When he wasn’t experimenting with lightning or overthrowing the British Empire, Benjamin Franklin found time to fool around with mathematics, inventing a variant of the magic square called Franklin’s squares. Now Maya Ahmed, a mathematics graduate student at UC Davis, has come up with a way to construct both Franklin’s own squares and others of the same type. The methods could have applications in computer programming for business.

**From UC Davis:**

How Many Squares, Mr. Franklin?

When he wasn’t experimenting with lightning or overthrowing the British Empire, Benjamin Franklin found time to fool around with mathematics, inventing a variant of the magic square called Franklin’s squares. Now Maya Ahmed, a mathematics graduate student at UC Davis, has come up with a way to construct both Franklin’s own squares and others of the same type. The methods could have applications in computer programming for business.

A regular magic square is a table of numbers in which any row, column or diagonal adds up to the same number. Mathematicians around the world have studied them for thousands of years.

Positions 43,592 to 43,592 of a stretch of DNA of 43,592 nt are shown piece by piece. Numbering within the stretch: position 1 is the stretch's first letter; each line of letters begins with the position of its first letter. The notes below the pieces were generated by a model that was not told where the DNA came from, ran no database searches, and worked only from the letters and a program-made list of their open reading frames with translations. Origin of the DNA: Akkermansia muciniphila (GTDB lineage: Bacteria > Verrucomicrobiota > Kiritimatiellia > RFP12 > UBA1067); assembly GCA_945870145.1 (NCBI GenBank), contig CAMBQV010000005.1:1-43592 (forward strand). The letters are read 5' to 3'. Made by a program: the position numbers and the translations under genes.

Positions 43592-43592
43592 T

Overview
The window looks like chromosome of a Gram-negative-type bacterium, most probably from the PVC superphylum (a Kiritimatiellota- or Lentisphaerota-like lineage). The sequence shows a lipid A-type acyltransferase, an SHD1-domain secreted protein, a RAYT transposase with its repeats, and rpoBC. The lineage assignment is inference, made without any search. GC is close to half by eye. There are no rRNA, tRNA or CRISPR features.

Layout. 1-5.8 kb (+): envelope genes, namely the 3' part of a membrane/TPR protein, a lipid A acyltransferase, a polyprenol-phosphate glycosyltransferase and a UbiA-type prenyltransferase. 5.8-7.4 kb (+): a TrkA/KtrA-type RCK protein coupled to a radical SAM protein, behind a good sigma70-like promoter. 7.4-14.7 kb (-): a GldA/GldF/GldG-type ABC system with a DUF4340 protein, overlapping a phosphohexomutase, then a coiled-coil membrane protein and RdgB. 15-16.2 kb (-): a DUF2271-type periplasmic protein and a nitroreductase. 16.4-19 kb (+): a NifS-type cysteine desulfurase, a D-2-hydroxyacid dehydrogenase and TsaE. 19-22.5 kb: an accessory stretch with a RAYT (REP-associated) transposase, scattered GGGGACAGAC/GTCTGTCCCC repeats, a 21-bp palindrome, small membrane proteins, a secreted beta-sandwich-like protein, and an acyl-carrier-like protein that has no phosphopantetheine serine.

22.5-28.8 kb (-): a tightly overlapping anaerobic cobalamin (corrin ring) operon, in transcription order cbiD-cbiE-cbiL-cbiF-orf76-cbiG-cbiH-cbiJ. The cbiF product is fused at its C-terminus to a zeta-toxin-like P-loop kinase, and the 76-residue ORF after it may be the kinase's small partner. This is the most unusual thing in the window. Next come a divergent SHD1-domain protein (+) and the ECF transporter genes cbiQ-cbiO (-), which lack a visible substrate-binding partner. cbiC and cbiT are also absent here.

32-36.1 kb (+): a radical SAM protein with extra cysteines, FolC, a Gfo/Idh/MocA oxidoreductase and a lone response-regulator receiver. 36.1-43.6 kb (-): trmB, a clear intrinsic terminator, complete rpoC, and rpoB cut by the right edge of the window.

“They are classical, beautiful objects,” said Jesus De Loera, associate professor of mathematics at UC Davis and Ahmed’s thesis supervisor.

Franklin’s squares are similar, but instead of diagonals adding to the magic number, the bent diagonals add to the magic number. The four corners and four center squares also add to the magic number.

Franklin himself created three such squares, two that are eight rows by eight columns and one of 16 by 16.

“No one knows how he did it,” Ahmed said. “They’re very hard to construct.”

Ahmed’s method turns what looks like an arithmetic problem into a geometry problem. The numbers in a Franklin square can be described by a series of equations — 127 equations for an eight-by-eight square. Those equations also describe a cone-shaped object in multiple (more than three) dimensions. That yields the basic elements of a Franklin square.

Using this method, Ahmed could both reconstruct Franklin’s three original squares and create new ones that obey the same rules. She was also able to work out the maximum possible number of eight-by-eight Franklin squares: just over 228 trillion.

Franklin regarded his squares as “incapable of useful application.” But Ahmed’s methods can also be used to find whole-number solutions to problems of linear equations. An example would be scheduling aircraft and crew members for an airline, De Loera said.

The paper is published in the May issue of the American Mathematical Monthly.

Comments are closed.